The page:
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More than 1 in 10 California students are ‘chronically absent’

California education officials have released school-level data that shows that last year more than 1 in 10 students were chronically absent, defined as missing at least 10 percent of school days for any reason.
The data, which the state released for the first time, reveals that 1 in 4 foster children was chronically absent from California schools last year, as were about 1 in 5 homeless, Native American and African-American students.
Chronic absenteeism among California’s students peaked in high school, at 15.4 percent. But the data showed kindergartners close behind, with 14 percent missing at least 10 percent of school days. The statewide average for all students was 10.8 percent.
By tracking and releasing the data, California joins nearly all states nationwide in dramatically shifting its approach to school absence away from punishing truancy, or unexcused absences, toward identifying the reasons for all absences and offering support. California in 2013, as part of the newly enacted Local Control Funding Formula, required school districts to track and address chronic absenteeism in their accountability plans. But the state only began collecting the data last year. It will eventually be added to the department’s new accountability dashboard so the public — including parents, teachers and school board members — can track progress.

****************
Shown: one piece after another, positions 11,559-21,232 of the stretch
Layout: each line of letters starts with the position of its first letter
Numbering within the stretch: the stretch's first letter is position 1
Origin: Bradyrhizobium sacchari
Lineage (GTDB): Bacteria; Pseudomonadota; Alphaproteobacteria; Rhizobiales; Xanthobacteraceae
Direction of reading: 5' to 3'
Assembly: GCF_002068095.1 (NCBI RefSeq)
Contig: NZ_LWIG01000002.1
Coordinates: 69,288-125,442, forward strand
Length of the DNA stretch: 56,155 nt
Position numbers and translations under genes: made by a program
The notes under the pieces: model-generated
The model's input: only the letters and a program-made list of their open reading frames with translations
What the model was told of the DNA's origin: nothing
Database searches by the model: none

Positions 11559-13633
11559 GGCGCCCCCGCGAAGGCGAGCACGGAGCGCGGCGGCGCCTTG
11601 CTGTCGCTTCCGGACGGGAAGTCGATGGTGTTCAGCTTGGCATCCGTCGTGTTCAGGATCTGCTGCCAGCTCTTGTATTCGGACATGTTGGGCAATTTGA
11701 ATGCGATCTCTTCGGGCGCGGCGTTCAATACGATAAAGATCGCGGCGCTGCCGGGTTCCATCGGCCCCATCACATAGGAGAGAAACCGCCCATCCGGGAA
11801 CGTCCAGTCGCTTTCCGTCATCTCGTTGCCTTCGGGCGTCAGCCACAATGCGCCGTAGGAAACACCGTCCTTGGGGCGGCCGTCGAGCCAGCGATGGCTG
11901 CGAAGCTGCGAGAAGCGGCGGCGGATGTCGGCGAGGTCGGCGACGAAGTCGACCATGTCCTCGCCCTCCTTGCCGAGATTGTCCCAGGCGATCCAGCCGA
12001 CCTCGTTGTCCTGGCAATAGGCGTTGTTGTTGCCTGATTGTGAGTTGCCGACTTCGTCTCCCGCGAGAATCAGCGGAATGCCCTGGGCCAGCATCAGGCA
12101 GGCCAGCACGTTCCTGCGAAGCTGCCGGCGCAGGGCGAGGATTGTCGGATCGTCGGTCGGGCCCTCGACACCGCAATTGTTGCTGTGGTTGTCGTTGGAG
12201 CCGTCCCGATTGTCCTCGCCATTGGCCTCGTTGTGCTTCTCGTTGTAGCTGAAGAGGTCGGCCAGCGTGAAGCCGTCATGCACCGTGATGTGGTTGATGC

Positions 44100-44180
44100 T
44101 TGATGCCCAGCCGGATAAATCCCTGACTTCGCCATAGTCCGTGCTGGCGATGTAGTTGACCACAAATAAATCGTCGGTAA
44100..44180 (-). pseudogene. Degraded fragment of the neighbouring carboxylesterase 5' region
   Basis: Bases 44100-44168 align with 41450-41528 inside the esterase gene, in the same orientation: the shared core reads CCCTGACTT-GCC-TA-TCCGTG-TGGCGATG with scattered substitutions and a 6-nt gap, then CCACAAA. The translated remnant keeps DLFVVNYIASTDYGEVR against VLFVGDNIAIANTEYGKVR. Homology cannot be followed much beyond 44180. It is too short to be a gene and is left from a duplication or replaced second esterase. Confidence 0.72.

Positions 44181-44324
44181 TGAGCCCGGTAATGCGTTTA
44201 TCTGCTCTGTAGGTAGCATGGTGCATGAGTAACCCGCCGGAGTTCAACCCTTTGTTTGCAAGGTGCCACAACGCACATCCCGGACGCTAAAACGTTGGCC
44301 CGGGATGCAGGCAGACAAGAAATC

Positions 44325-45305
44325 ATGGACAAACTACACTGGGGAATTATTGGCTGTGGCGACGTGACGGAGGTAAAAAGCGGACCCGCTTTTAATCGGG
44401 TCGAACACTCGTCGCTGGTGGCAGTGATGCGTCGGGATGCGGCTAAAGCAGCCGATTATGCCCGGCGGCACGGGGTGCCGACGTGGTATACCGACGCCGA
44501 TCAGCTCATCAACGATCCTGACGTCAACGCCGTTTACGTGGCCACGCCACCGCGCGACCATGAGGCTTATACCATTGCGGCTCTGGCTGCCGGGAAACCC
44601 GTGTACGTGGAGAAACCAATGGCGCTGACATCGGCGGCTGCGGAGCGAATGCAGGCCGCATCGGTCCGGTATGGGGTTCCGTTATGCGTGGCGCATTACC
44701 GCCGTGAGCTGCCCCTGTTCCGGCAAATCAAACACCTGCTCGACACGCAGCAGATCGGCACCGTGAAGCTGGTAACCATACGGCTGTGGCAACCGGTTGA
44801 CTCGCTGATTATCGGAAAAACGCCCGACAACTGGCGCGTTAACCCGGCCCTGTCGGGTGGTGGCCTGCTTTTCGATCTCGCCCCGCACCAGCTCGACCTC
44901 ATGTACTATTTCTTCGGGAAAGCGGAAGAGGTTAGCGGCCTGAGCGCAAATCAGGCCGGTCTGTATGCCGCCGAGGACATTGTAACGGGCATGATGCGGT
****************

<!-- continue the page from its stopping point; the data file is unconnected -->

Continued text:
Focusing on chronic absenteeism “is less judgmental because now you’re looking at absence for any reason,” said David Kopperud, chair of the state Student Attendance Review Board. “You have kids with health problems and mental health problems, you have young children who are missing school for no fault at their own.”
Schools with high poverty levels tend to have higher rates of chronic absenteeism, he added, and “one of the best ways we can address poverty is by figuring out what can we do to help these students get to school despite lack of transportation, health issues, trauma and anxiety.”
Research has shown that missing at least 10 percent of the school year, particularly in early grades, reduces the likelihood that students will read proficiently by 3rd grade, predicts poor academic performance in middle school and increases the likelihood that students will drop out in high school. Students living in poverty, students of color and students with disabilities have disproportionately higher rates of chronic absenteeism.
The data on chronic absenteeism for the 2016-17 school year is publicly available on the state Department of Education website and searchable by school. Data searchable by school and grade level is available through EdSource’s database.
Hedy Chang, executive director of Attendance Works, a nonprofit that aims to advance student success by reducing chronic absences, called the release of the data “groundbreaking,” because it is publicly available and searchable. Only a handful of other states maintain it that way, she said.
“California is 10 percent of the country and this is huge,” said Chang, whose organization conducts research on chronic absenteeism and trains school districts to use the measure to help students.